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Shopping @ The Sunset w/Automatic, Doglob
March 6, 2020 in Seattle
By Graham Isaac
It was arguably the last weekend one could go out with minimal guilt. It was the last weekend that felt even close to what passed for normal in a year that’d already seen threats of a Third World War and an entire continent on fire. Folks were washing their hands more frequently but businesses were still open and people were still going out and doing things.
In this context, London/Glasgow punks Shopping played a sold out show at The Sunset Tavern. If folks were nervous they weren’t overtly showing it, with lines at the bar and an eager crowd of 20 and 30 somethings filling the venue.
Shopping play fierce and insistent post punk in the vein of Gang of Four, had GOF been more overtly disco influenced, or any of GOF’s descendants from the early 00s, but with the noise and rock star posturing stripped away.
On the band’s new record, All or Nothing, Shopping deepen their grooves and sharpen their hooks as they address living in the confines of a patriarchal capitalist system while still finding joy in relationships and personal expression. It’s political music that forgoes sloganeering in favor of a personal lens, and it’s stronger for it.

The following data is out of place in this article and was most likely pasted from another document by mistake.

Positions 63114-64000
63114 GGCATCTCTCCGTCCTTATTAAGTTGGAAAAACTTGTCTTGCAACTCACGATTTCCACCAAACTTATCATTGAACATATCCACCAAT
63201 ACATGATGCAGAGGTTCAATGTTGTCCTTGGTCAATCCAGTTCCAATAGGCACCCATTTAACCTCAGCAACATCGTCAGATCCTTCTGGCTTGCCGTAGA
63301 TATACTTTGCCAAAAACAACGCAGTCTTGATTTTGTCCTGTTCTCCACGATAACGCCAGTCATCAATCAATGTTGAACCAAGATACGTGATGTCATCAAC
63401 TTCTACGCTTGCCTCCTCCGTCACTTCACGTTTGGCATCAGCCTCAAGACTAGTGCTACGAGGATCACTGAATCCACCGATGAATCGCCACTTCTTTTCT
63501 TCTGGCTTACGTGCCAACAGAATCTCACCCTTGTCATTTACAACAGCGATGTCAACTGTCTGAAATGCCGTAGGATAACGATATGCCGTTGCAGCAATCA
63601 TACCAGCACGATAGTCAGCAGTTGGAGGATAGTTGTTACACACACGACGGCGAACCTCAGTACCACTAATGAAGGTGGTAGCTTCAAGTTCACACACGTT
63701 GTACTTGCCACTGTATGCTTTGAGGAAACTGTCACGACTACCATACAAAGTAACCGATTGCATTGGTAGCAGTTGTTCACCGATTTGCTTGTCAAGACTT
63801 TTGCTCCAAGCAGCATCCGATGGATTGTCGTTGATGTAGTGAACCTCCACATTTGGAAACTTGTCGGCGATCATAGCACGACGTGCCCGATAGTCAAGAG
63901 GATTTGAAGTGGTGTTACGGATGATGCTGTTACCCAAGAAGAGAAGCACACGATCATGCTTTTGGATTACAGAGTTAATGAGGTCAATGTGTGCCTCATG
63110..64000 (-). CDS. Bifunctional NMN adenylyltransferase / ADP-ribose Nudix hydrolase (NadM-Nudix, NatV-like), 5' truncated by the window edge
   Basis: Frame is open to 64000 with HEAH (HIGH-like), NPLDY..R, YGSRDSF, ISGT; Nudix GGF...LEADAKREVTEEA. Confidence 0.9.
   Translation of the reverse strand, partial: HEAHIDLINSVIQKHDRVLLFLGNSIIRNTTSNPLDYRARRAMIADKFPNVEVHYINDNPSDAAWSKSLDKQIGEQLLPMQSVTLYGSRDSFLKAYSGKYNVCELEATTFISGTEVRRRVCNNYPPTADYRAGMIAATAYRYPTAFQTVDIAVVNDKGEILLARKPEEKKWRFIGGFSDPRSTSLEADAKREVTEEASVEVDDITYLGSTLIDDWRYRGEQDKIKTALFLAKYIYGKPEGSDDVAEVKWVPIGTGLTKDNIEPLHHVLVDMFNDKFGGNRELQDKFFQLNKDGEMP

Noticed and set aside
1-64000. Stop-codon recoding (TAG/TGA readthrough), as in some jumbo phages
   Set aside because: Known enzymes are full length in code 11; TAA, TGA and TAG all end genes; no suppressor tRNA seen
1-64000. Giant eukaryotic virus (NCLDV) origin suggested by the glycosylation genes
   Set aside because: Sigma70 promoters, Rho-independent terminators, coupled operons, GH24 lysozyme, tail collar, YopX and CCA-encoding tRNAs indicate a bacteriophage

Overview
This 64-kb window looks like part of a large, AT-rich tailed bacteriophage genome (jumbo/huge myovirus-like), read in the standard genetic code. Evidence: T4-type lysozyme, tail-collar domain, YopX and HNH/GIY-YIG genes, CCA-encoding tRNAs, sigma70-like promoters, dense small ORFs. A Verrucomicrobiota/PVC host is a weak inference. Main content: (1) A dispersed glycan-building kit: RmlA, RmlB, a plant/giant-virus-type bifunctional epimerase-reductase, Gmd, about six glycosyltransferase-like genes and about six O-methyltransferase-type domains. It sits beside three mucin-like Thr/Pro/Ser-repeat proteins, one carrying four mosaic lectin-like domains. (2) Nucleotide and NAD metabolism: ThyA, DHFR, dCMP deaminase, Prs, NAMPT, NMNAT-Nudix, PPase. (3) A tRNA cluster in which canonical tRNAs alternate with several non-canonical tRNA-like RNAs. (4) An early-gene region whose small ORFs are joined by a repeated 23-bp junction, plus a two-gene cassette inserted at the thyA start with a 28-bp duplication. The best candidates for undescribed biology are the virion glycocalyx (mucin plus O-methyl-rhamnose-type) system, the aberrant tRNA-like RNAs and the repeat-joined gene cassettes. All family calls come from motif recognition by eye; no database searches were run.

It was this personal connection that Shopping’s music has with their fans that had The Sunset packed and enthusiastic. Openers Doglob played a bracing brand of no wave that reminded me of nothing quite so much as Seattle’s own Rachaels Children. As the room continued to fill, Automatic took the stage with an impressive, self assured set that split the difference between the first openers and the headliners.
A lesser band might have been upstaged by such strong openers, but A lesser band might have been upstaged by such strong openers, but Shopping were more than up to the challenge. As they ran through a set that focused on their most recent release, including lead single “Initiative,” which, incidentally, was written in a Seattle basement. Shopping leaned Into the the energy of their fans, sprinkling fan favorites from earlier records through out. The crowd was appreciative but mainly grooved in place— though at points approached actual dancing.
As our panIn the weeks that followed, venues shut, schools shut, and the idea of being in a room full of people became an anathema. For most of us at the Sunset on March 6, Shopping is the last band we’ll see live in quite a while. It’s fitting in many ways that it was them; a band that plays urgent music for urgent times, but also celebrates community. A fitting memory to take with us as we face up to whatever is next.